Having COVID-19 during pregnancy was scary – Recovered mother recalls ordeal


Kampala, Uganda | URN | Joan Nambooze was 9-months pregnant when she was diagnosed with the coronavirus (COVID-19). She is believed to have contracted the virus from her husband Francis Mugenyi who returned to Uganda from the United Arab Emirates on March 22 through Entebbe International Airport.

Nambooze was discharged from Entebbe Regional Referral Hospital together with Mugenyi after recovering from the viral disease. She told this publication shortly after being discharged from hospital that Mugenyi developed high temperature a day after returning home.

“His whole body was very hot,” she said. Mugenyi alerted the Health Ministry and a team was dispatched to collect his nose and throat swab samples. He was taken to Entebbe Hospital after testing positive for the virus while Nambooze and her two-year-old son were tested as contacts.

Nambooze tested positive two days later and was taken to the hospital. Although she had developed high fever and cough by the time she was taken to hospital, her son was negative and never got coronavirus.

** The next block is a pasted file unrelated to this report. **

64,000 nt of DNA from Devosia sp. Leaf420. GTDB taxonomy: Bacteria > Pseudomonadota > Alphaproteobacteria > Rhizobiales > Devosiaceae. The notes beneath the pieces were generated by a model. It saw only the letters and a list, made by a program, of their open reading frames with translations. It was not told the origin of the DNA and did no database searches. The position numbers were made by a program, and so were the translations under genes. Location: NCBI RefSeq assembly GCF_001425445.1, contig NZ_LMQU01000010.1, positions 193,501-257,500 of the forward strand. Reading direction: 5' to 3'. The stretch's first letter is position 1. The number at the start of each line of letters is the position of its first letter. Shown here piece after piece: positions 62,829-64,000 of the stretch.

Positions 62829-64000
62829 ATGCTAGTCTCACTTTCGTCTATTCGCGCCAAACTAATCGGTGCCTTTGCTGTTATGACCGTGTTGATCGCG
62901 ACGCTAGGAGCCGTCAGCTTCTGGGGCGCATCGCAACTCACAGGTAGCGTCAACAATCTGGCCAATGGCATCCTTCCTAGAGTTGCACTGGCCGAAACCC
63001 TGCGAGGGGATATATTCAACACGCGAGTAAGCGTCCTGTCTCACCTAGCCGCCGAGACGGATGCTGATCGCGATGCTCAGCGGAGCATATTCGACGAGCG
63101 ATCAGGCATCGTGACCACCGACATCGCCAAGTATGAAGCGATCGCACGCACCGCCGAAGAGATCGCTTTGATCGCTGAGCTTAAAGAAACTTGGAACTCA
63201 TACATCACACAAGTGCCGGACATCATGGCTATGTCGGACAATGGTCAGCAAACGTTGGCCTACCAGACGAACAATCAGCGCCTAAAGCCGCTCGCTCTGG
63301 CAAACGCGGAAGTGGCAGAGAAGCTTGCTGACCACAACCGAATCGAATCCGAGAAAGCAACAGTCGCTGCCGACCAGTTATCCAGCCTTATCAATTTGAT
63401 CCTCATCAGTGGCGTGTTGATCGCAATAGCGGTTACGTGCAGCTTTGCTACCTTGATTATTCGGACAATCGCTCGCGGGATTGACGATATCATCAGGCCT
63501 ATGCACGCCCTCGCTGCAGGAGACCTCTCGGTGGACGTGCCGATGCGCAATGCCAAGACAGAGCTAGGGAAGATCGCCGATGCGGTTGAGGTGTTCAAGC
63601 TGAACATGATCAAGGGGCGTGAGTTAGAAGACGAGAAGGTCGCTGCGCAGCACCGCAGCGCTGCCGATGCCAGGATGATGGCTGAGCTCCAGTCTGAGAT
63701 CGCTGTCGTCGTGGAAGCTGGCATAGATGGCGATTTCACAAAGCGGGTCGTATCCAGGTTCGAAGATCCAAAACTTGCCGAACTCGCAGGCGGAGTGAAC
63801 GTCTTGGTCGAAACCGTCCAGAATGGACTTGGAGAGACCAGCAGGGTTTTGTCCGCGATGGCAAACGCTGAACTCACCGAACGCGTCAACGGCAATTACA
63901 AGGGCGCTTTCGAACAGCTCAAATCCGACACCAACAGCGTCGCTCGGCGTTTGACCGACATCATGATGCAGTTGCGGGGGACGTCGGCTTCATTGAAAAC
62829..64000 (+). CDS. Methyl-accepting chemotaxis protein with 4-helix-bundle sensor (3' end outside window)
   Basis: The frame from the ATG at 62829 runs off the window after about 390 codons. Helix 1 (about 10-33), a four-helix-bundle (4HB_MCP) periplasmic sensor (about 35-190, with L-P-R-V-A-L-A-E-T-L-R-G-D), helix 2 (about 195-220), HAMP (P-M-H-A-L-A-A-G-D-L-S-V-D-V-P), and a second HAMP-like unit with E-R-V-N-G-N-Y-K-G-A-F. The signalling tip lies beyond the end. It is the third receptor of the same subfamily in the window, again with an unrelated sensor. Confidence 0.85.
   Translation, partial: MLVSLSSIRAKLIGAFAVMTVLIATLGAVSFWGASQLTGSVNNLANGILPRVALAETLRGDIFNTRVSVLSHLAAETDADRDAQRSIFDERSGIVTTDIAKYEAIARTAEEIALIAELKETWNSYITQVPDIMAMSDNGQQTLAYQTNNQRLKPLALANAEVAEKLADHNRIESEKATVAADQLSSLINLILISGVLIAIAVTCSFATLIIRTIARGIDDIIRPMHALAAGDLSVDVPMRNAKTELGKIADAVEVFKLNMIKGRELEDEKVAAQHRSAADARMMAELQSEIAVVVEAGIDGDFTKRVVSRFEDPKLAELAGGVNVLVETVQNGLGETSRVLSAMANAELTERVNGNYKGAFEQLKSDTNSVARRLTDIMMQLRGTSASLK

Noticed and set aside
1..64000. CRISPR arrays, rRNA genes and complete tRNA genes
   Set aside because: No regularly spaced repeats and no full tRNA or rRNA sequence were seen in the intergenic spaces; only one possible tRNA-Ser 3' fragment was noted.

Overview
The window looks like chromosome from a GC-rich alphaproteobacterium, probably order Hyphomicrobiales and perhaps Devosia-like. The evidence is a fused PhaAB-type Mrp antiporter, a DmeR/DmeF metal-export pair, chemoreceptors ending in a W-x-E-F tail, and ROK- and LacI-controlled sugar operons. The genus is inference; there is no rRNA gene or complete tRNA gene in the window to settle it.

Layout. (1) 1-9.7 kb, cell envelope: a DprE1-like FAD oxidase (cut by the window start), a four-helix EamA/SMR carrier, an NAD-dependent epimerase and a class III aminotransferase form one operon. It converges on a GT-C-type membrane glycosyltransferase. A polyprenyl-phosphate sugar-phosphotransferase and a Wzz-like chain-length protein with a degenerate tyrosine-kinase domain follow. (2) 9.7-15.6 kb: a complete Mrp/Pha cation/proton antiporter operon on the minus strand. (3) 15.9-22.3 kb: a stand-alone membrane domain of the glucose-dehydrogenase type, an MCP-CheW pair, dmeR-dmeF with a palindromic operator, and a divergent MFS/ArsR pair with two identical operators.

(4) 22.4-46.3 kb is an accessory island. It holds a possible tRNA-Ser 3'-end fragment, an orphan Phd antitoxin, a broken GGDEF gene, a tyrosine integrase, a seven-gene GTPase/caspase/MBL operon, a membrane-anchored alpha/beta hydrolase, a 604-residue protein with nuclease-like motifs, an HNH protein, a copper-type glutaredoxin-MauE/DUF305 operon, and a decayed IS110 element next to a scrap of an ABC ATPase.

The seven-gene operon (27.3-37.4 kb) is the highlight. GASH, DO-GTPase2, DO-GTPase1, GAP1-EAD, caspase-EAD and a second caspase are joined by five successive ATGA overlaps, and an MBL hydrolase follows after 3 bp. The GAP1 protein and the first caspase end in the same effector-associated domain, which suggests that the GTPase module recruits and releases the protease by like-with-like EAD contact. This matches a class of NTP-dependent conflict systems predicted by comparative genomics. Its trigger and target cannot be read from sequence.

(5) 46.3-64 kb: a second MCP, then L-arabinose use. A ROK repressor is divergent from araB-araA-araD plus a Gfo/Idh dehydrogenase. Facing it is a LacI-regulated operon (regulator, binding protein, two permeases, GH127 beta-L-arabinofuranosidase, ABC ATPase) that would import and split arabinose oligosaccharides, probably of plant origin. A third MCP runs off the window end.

Nambooze says she was very scared for her unborn child. However, after getting reassurance from the medical team, she was ready to give birth through a cesarean section on April 4, 2020. The operation was conducted by a seven-member team of experienced health workers.

Dr Andrew Menya Muwanguzi, who was part of the team that conducted the operation says they prepared for two days for the C-section.

Shortly after the successful operation, the team drew samples from the newborn to test for COVID-19 and from the placenta and Nambooze’s umbilical cord to test for possible mother to child transmission before, during and after delivery. All three tests were negative according to Dr Muwanguzi.

Nambooze says that she was happy that the baby tested negative. She was however advised by the health workers to always wash hands, wear a face mask and gloves when breastfeeding or cuddling the baby because she was still COVID-19 positive.

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“The health workers took great care of me and the baby. I was given medicine, porridge and other meals on time. I am grateful,” she said. Dr Muwanguzi says they also adjusted Nambooze’s medication so that she could breastfeed the baby as well as continue fighting the virus.

Nambooze, who works in a salon is however worried that the family doesn’t have any income and could starve since they have nothing to eat because of the lockdown. The couple has appealed to government and well-wishers for support.